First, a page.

This is What Work Life Will Be Like at OPM Post Coronavirus

OPM has released guidelines for returning agency employees to work in their offices.

The Office of Personnel Management has released reopening guidelines for returning its employees to work in their offices after the COVID-19 coronavirus.

The guidelines follow the White House’s Opening Up America Again framework as well as the Office of Management and Budget guidance on returning federal employees to work in an office environment.

OPM’s memo follows a three-phased approach just like the aforementioned guidelines suggest. Phases 1 and 2 look largely the same in terms of processes and procedures suggested, but in phase 3 the guidelines note that unrestricted staffing of worksites can resume.

This is a summary of some of the processes and procedures OPM is outlining for its employees to return to work in their offices:

  • Telework is encouraged, particularly for employees with dependent care concerns or whose parking options are still disrupted by the coronavirus situation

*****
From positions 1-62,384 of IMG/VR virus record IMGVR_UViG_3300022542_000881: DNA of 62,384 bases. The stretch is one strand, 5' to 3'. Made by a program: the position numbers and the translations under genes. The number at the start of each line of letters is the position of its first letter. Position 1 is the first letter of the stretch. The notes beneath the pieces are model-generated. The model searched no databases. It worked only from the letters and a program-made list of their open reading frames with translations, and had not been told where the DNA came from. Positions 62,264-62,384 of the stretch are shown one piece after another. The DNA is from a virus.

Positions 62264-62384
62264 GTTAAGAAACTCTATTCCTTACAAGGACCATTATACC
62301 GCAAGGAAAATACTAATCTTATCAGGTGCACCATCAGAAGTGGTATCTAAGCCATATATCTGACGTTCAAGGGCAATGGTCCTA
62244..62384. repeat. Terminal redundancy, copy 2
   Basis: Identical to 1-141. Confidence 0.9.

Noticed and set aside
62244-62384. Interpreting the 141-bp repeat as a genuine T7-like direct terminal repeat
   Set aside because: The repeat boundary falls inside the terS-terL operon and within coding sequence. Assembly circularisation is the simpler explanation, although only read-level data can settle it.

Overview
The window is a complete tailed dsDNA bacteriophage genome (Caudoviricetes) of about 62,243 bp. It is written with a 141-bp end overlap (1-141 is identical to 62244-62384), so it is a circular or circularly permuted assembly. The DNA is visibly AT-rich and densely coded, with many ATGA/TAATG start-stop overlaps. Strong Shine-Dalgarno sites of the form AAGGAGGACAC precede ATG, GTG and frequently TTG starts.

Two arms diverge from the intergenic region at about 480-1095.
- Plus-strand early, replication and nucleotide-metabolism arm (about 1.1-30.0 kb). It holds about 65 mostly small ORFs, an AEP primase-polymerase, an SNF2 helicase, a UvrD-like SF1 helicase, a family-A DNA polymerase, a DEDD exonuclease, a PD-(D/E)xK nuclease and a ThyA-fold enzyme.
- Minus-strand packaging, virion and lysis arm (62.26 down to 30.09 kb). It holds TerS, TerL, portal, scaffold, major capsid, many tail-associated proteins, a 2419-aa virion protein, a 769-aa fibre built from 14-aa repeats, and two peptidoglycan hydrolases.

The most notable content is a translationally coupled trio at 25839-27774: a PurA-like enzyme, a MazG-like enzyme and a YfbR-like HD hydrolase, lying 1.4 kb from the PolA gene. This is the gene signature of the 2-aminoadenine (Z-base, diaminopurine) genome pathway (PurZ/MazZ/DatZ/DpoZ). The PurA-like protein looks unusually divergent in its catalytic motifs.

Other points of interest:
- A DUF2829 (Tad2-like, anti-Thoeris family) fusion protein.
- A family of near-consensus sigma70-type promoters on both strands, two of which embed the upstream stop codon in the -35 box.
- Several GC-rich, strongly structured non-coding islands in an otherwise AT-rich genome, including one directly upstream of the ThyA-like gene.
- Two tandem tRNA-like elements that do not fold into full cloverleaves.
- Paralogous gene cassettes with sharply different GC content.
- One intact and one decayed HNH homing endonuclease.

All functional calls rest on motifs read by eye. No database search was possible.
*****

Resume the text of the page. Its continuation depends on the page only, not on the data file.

• Strongly consider special accommodations for personnel who are members of a vulnerable population, who are caring for dependents who are members of a vulnerable population, and/or have childcare or transportation needs
  • Common areas will be closed to prevent employees from socializing; otherwise strict social distance guidelines would be enforced on employees
  • Food services can resume but with to-go options only
  • Personal protective equipment will be provided for security staff, people who interface with the public, and staff who provide service to building occupants
  • Open work spaces that do not allow at least six feet between employees may require that employees work onsite in shifts if possible or may require other mitigation strategies
  • Signs will be put up telling people to stay apart and wash their hands as well as report symptoms

A copy of OPM’s reopening guidelines is included below.

Returning to OPM Facilities Plan

About the Author

Ian Smith is one of the co-founders of FedSmith.com. He enjoys writing about current topics that affect the federal workforce.

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